News | Computed Tomography (CT) | October 24, 2019

Philips Bringing Incisive CT Platform to North America

New CT platform with ‘Tube for Life’ guarantee helps imaging departments and healthcare organizations achieve their financial, clinical and operational goals

Philips Bringing Incisive CT Platform to North America

Image courtesy of Philips Healthcare

Philips Incisive CT OnPlan gantry controls

The Incisive CT platform includes Philips' OnPlan gantry controls, allowing the technologist to do more at the scanner. Image courtesy of Philips Healthcare.

October 24, 2019 — Following its launch at the European Congress of Radiology (ECR) in February, Philips is now bringing its Incisive Computed Tomography (CT) platform to North America. Incisive CT integrates innovations in imaging, workflow and lifecycle management, helping healthcare providers to improve the CT experience for patients and staff, enabling smart clinical decision-making and increasing efficiency.

The Incisive CT helps providers manage operational costs so more attention can be focused on optimizing patient care. With its ‘Tube for Life’ guarantee [1], Philips will replace the Incisive’s X-ray tube – a key component of any CT system – at no additional cost throughout the entire life of the system, potentially lowering operating expenses by an estimated $420,000 [2]. To minimize the cost of obsolescence, the system is available with the Philips Technology Maximizer program, which provides the latest available software and hardware updates as they are released.

Read the article “Philips Introduces Technology Maximizer Program for Imaging Equipment Upgrades”

In addition to economic value, the Incisive CT incorporates a range of innovations to support high image quality at a low dose, while also enhancing efficiency and workflow. It includes DoseWise Portal, a web-based dose monitoring solution that collects, measures, analyzes and reports patient and staff radiation exposure, assisting in control of quality of care, efficiency, and patient and staff safety. Philips’ new OnPlan patient-side gantry controls let the technologist do more directly from the scanner, such as setup and pre-scan adjustments, minimizing time spent away from the patient.

The Philips Incisive CT will make its North American debut at the 2019 Radiological Society of North America (RSNA) annual meeting, taking place Dec. 1-6 in Chicago. 

For more information: www.usa.philips.com/healthcare

References

1. Life of the product is defined by Philips as 10 years. Tube for Life guarantee availability varies by country. Please contact your local Philips sales representative for details.

2. Actual operating costs for customers vary significantly because many variables exist (such as CT make and model, hospital/imaging center size, case mix, system usage). The potential savings identified estimates the avoidance of purchasing replacement tubes over a 10-year useful life of a CT system, based on an average selling price of $140,000 per replacement tube and estimated tube life of 3 years. There can be no guarantee that all customers will achieve this result. Tube for Life guarantee availability varies by country.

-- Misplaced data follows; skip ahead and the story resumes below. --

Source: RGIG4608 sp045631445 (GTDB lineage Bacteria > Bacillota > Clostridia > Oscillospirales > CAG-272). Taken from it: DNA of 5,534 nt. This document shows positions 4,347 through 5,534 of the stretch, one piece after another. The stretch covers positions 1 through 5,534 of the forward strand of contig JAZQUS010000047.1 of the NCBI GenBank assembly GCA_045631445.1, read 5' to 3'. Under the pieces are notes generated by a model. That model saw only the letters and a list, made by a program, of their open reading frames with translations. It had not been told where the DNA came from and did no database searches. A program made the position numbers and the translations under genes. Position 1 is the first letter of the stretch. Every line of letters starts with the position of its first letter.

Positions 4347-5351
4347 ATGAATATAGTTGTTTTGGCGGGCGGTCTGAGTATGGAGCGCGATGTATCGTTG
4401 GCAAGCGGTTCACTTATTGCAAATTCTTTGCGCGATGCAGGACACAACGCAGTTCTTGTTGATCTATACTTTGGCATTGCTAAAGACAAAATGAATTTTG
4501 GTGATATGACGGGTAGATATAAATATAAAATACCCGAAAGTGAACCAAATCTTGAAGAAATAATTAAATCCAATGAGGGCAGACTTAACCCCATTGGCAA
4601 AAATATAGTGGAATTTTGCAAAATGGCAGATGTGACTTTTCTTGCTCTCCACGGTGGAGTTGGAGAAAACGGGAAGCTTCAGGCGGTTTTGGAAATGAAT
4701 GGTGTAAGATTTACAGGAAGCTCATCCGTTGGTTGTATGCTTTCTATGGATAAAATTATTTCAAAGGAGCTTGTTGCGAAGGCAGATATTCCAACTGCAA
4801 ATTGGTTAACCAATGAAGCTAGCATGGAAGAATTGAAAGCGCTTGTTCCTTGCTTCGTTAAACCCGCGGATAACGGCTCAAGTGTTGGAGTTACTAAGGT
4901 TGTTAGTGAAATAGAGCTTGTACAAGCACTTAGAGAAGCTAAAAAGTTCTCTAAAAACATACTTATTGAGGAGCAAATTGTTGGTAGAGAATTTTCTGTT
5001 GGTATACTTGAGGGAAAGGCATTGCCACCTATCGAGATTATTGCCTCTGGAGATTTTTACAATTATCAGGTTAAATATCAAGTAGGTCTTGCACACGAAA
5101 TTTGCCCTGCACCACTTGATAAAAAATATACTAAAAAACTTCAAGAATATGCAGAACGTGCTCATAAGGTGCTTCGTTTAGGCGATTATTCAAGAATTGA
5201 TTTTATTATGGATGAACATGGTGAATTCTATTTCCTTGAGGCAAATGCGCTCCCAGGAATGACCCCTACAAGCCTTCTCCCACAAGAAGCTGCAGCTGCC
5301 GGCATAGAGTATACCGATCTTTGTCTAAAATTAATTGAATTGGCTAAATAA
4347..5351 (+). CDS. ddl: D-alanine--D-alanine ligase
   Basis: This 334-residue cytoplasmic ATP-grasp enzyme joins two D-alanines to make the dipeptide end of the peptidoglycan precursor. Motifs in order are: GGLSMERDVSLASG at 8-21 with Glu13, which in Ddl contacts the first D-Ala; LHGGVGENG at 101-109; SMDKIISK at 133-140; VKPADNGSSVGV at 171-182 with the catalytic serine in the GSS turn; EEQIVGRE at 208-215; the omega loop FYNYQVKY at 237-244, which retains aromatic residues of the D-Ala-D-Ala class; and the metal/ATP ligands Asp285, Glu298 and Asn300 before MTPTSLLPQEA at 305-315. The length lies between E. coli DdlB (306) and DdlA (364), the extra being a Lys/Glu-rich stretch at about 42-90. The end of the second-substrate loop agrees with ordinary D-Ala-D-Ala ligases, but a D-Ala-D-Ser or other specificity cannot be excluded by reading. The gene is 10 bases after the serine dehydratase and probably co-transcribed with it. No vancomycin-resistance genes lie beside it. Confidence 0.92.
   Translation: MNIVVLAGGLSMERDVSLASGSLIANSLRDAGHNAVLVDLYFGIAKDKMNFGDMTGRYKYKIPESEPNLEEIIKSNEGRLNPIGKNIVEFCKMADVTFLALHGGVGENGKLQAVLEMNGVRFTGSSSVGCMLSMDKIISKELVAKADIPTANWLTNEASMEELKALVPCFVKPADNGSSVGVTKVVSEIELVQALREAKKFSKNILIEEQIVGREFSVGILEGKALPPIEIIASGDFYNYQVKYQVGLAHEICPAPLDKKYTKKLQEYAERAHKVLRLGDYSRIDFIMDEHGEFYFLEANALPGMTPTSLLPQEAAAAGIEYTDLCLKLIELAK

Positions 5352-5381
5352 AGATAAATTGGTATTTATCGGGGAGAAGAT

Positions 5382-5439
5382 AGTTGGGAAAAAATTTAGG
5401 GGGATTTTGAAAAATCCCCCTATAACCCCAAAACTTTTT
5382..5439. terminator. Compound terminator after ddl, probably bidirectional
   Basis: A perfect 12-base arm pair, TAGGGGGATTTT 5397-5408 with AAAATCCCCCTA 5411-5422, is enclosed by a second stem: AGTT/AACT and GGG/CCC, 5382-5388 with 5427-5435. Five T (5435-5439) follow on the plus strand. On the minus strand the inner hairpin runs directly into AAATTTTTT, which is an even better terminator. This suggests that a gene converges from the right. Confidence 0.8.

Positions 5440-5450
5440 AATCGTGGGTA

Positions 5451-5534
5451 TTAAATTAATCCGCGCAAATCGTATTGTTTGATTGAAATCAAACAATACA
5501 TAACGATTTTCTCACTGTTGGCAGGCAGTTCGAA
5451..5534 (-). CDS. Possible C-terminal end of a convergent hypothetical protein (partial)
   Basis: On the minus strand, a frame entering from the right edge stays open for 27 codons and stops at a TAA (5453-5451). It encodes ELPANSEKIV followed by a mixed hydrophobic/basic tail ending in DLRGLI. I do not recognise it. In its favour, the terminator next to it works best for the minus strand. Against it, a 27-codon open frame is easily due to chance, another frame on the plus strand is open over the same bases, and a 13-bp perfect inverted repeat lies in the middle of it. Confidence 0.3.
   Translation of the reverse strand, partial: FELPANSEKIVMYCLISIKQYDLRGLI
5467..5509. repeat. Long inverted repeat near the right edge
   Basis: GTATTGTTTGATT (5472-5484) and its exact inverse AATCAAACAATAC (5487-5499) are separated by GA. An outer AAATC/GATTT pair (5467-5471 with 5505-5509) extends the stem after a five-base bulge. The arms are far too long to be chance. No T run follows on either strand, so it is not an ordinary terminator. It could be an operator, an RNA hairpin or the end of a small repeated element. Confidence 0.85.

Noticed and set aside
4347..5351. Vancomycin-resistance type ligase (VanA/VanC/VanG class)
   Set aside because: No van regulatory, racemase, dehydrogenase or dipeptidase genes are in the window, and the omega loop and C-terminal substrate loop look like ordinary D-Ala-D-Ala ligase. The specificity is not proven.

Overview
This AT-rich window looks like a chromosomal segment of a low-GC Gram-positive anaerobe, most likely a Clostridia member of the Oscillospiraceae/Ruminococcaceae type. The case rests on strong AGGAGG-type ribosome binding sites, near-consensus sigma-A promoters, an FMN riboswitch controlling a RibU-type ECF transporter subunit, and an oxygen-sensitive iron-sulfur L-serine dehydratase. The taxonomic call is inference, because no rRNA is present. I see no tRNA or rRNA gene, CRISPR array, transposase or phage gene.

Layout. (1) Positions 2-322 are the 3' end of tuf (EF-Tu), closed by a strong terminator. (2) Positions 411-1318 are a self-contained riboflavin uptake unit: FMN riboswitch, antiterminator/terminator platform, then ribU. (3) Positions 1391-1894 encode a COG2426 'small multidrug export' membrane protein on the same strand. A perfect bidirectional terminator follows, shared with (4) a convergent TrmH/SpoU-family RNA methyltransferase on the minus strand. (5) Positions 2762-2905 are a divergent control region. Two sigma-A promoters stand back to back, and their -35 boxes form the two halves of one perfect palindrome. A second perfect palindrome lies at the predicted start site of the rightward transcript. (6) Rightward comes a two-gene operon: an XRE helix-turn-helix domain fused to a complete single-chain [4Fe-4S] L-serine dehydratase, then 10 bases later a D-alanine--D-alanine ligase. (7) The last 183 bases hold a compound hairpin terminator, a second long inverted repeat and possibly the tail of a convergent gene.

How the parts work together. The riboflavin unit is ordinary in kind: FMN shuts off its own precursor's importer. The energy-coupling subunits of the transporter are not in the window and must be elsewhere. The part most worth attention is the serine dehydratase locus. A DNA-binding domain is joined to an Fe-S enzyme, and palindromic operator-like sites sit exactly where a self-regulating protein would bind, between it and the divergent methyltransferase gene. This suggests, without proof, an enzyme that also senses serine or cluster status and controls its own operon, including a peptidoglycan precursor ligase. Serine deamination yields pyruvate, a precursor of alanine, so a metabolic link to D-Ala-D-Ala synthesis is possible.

Related Content

According to ARRS’ American Journal of Roentgenology (AJR), the resources required to warm iohexol 350 to body temperature before injection for computed tomography (CT) may not be warranted, given the lack of observed practical benefit.

Values represent number of patients, with percentage in parentheses and 95% CI in brackets (not reported for levels of severity of allergic/allergic-like reactions). 95% CIs were calculated using the Clopper-Pearson exact formula. For events with zero frequency, one-sided 97.5% CIs are provided.

News | Contrast Media | July 30, 2021
Images, or a digital twin mitral valve of a patient, created from cardiac ultrasound that were used to perform a virtual surgical procedure to test how the intervention would impact the patient prior to actually performing the procedure. The right image shows color coding for sheer stresses on the valve leaflets before and after the virtual surgery. The left image shows the model quantitation of leaflet coaptation at peak systole prior to the the virtual surgery.

Images, or a digital twin mitral valve of a patient, created from cardiac ultrasound that were used to perform a virtual surgical procedure to test how the intervention would impact the patient prior to actually performing the procedure. The right image shows color coding for sheer stresses on the valve leaflets before and after the virtual surgery. The left image shows the model quantitation of leaflet coaptation at peak systole prior to the the virtual surgery. Read the original article in Plos One.

Feature | Ultrasound Imaging | July 28, 2021
Outside of medicine, computer-generated virtual twins of real machines like cars or airplanes have been used in engin
Videos | Artificial Intelligence | July 22, 2021
This is an overview of trends and technologies in radiology...
This change will be debuted at HIMSS 2021, and Vital will be exhibiting as Canon Medical for the first time
News | Information Technology | July 22, 2021
July 22, 2021 — Canon Medical Systems Corpora
An example of Viz.AI's pulmonary embolism AI application and mobile alert to the physician on-call. Viz.AI and Avicenna.AI Partner to Launch Artificial Intelligence Care Coordination for Pulmonary Embolism and Aortic Disease

An example of Viz.AI's pulmonary embolism AI application and mobile alert to the physician on-call. 

News | July 21, 2021
July 21, 2021 — Artificial int...
Registration is now open for the Radiological Society of North America (RSNA) 107th Scientific Assembly and Annual Meeting, the world’s largest annual radiology forum, to be held at McCormick Place Chicago, Nov. 28 – Dec. 2, 2021

Getty Images

News | RSNA | July 21, 2021
July 21, 2021 — Registration is now open for the Radiological Society of North America (...